Paddy Gilbin (1912- 1995) was from Lisgorman and a close neighbour of my Uncle Cecil. They worked together on meitheals. Cecil’s older brother Reco was also a ploughman but by this time he had married Dorothy, nee McIlroy and was living Wood Hill, Bunnadden, Co Sligo. Easter time 1965 was my only experience of ploughing on the Davis farm. It was a dry spring and a late Easter. My brother Ivor and myself follow Cecil around the farm and on this occasion, we get a surprise.
It’s past ten o’clock on a late spring morning, the chill seeping away with the rising sun, as Paddy Giblin comes up the lane on a horse. We’ve heard him from a distance, the rhythmic clip-clop of a heavy trot, the ploughman with the second horse.
How ya men! He shouts loudly to one and all when he arrives in the yard.
Lock up yer lassies Davis, the randy ploughman’s about!
Now sliding heavily to the ground off the jute-bag-saddle, his boots crunch on the yard, his horse harnessed for the plough. He walks towards us with his peculiar lurching style, as the horses snicker at one another, familiar plough partners.
Easy Paddy there’s childer about! Do ye want a suppa tae before we start? Says Cecil.
Divil the hate, let’s keep movin while the sun shines.
He sees my Grandmother at the back door of the farmhouse.
Fine weather Mrs Davis. Great for the Easter. He says in a more subdued tone raising a hand. She salutes him and goes back inside.
Paddy is a grey, solid-built man in his fifties: a belt-and-braces man, a bachelor and renown bread-maker, a man with loud earthy humour, never stuck for a wise crack.
When the horses are harnessed to the Pierce plough, Paddy takes handles, Cecil the reins and the pair urge the horses forward to pull the plough over the top of the ground.
We head to a relatively flat field above the Long Acre, a few hundred yards away from the farmyard. An area of about an acre is marked out by a heavy scattering of dung. This land is unfamiliar to the plough, no deep friable soil here, a challenge for horses and men alike.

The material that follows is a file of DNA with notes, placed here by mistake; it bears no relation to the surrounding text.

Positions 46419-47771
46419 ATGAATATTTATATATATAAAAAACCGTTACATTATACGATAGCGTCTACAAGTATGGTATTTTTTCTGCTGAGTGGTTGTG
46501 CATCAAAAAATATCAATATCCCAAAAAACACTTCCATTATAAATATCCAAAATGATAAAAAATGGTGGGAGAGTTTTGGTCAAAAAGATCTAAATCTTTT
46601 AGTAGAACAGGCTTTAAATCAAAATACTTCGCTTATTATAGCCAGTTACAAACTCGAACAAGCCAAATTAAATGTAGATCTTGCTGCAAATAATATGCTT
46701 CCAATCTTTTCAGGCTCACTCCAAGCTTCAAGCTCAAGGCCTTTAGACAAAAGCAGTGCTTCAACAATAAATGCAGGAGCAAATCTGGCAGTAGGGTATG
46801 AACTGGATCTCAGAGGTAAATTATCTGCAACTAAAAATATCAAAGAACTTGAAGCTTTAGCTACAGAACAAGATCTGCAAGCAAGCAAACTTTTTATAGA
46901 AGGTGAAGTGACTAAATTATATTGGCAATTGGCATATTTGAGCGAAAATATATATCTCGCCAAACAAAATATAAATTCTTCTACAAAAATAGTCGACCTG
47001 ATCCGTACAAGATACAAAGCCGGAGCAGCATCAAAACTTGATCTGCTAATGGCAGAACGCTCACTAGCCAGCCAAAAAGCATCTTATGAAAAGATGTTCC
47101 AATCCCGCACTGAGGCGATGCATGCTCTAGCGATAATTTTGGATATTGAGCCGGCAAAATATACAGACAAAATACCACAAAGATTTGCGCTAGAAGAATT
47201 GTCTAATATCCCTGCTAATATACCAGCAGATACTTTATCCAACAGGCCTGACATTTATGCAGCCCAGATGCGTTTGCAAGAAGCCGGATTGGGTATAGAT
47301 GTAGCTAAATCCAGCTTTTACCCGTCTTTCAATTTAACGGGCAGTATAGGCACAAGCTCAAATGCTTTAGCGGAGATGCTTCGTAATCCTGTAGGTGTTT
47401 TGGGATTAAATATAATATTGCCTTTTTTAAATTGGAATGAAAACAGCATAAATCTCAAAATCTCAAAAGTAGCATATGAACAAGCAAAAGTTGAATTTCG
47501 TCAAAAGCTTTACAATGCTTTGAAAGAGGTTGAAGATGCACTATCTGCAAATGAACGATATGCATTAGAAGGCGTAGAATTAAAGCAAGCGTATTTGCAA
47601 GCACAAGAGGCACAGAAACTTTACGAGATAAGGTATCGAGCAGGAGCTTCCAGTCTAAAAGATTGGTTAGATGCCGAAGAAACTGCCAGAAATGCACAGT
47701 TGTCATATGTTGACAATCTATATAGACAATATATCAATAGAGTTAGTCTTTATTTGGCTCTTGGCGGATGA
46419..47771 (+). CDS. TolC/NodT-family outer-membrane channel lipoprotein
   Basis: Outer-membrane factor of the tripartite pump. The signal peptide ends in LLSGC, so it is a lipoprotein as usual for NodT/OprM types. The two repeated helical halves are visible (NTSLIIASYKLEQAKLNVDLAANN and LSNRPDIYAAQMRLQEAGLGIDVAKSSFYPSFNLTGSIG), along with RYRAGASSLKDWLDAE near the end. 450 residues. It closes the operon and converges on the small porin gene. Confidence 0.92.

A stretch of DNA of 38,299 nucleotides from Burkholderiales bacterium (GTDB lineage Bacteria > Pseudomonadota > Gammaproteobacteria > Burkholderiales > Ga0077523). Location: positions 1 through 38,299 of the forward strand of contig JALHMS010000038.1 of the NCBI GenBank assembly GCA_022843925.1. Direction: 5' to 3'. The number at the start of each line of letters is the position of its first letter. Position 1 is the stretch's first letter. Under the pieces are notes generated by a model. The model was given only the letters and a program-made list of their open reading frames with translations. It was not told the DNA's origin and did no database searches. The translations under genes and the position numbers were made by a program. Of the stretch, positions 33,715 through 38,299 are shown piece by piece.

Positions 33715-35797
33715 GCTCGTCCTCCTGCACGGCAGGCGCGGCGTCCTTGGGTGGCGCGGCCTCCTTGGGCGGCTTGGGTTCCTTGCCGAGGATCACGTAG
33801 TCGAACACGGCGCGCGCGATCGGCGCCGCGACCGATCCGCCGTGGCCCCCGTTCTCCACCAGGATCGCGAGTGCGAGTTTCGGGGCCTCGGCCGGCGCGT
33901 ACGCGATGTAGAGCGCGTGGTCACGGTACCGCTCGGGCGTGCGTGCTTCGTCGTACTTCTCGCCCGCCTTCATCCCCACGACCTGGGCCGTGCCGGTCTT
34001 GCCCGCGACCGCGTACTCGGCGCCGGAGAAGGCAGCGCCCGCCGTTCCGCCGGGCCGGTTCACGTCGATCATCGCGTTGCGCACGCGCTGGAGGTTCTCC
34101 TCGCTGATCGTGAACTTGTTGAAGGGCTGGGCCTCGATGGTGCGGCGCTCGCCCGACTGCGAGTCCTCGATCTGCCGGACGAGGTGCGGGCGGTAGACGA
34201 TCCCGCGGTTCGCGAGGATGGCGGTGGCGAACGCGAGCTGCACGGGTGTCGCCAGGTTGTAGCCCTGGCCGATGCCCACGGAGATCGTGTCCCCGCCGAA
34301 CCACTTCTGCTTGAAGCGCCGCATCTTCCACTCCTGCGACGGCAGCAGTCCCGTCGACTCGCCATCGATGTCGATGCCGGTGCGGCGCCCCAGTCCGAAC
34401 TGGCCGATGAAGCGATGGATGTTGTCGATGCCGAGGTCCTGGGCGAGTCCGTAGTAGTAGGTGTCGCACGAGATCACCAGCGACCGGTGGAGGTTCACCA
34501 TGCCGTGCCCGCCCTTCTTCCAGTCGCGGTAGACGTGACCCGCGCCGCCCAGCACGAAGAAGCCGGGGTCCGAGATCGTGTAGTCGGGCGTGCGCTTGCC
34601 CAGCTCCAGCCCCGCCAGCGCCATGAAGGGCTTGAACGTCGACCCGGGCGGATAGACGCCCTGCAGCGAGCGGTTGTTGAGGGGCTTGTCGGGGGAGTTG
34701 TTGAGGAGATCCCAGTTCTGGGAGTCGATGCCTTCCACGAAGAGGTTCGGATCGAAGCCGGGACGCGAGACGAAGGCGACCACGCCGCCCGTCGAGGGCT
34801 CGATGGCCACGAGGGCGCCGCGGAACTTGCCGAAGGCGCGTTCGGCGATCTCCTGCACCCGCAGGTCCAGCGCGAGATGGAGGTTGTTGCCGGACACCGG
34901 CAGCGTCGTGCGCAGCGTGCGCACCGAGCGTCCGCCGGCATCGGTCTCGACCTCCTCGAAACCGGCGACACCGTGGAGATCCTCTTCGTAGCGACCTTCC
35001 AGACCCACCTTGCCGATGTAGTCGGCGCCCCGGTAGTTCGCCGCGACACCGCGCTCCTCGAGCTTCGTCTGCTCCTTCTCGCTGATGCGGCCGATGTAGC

Paddy lines up the plough and with a shout of – Go an boys! – and a flick of the reins from Cecil the horses strain, hooves bite into the grass as the chains tighten and the plough jerks forward. It tears into the grass, pulled forward and deeper as the sod is turned skyward. Paddy wrestles with the plough to keep a line as the horses find a rhythm.
We need it deeper men! he shouts.
Boys! Lie down there on the bar!
He nods urgently indicating the draw bar.
We look at each other hesitantly. There is only one bar, directly behind the horses.
Comm an boys! Down on it! He shouts.
Cecil, alongside, laughs, and with little option, we move right and left to lie down on the moving plough, the horses back hooves no distance from us, the turned sod just below us, our legs and feet trailing.
Lane on it boys! Com an lane on it! He shouts urging the plough into tight earth, the horses driven harder.
Christ, Davis! Are ye feedin these bucks atall? There’s no mate on them.
We lie squeezed together on the narrow draw bar, not looking forward, hearing a metallic click as the hooves catch a stone, smelling the musty soil turned upwards.
Paddy guides the plough, stumbling as he struggles to keep it straight. Occasionally, too deep, the plough turns up a skin of blue daub. When we near the edge of the plot we get off and the plough is dragged around, lined up, and we plough another furrow, the coarse ridges closed behind us, ready for the seed.
Suddenly, Paddy lets out a shout.
Ger up! Ger up boys! He’s about to phish!
The plough stops, and we spring up and out of the way. Paddy’s horse arches his back and releases a jet of piss onto the grass where it pools in a foamy circle.
When he’s done Paddy nods to us.
Onto it again boys, if we want yer dinner! He says with a laugh.
And with a flick of the long reins the plough strains and cuts forward again, as a smell of beery horse piss wafts over us.
In the summer we will help Cecil mix a large barrel of blight spray, stirring in the liquid soda, watching the deep blue liquid swirl milky.
Cecil with the back-sprayer, floats in a sea of green, the mist settling in his wake, as he walks backwards up and down the ridges, while we, kneeling, weed two long row of turnips, little chat, thinking of a break, food and escape.